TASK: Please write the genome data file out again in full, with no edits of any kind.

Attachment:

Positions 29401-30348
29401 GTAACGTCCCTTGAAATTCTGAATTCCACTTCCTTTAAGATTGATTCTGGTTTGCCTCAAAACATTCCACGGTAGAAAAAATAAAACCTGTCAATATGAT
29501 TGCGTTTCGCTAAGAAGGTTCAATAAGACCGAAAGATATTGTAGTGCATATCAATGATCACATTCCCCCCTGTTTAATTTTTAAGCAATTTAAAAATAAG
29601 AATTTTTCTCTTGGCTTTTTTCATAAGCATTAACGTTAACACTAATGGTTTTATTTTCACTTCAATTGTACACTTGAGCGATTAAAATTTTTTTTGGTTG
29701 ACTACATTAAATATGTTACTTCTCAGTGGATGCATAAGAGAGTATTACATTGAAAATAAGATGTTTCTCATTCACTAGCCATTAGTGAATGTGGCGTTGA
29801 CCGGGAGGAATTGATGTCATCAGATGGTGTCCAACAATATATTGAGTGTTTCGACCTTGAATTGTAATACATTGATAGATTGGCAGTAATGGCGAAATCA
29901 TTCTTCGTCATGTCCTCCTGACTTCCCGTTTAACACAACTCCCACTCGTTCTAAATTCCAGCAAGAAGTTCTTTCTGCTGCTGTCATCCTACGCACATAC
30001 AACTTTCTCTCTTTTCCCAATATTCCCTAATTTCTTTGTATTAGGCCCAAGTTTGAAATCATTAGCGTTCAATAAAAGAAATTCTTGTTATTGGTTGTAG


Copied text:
Positions 29401-30348
29401 GTAACGTCCCTTGAAATTCTGAATTCCACTTCCTTTAAGATTGATTCTGGTTTGCCTCAAAACATTCCACGGTAGAAAAAATAAAACCTGTCAATATGAT
29501 TGCGTTTCGCTAAGAAGGTTCAATAAGACCGAAAGATATTGTAGTGCATATCAATGATCACATTCCCCCCTGTTTAATTTTTAAGCAATTTAAAAATAAG
29601 AATTTTTCTCTTGGCTTTTTTCATAAGCATTAACGTTAACACTAATGGTTTTATTTTCACTTCAATTGTACACTTGAGCGATTAAAATTTTTTTTGGTTG
29701 ACTACATTAAATATGTTACTTCTCAGTGGATGCATAAGAGAGTATTACATTGAAAATAAGATGTTTCTCATTCACTAGCCATTAGTGAATGTGGCGTTGA
29801 CCGGGAGGAATTGATGTCATCAGATGGTGTCCAACAATATATTGAGTGTTTCGACCTTGAATTGTAATACATTGATAGATTGGCAGTAATGGCGAAATCA
29901 TTCTTCGTCATGTCCTCCTGACTTCCCGTTTAACACAACTCCCACTCGTTCTAAATTCCAGCAAGAAGTTCTTTCTGCTGCTGTCATCCTACGCACATAC
30001 AACTTTCTCTCTTTTCCCAATATTCCCTAATTTCTTTGTATTAGGCCCAAGTTTGAAATCATTAGCGTTCAATAAAAGAAATTCTTGTTATTGGTTGTAG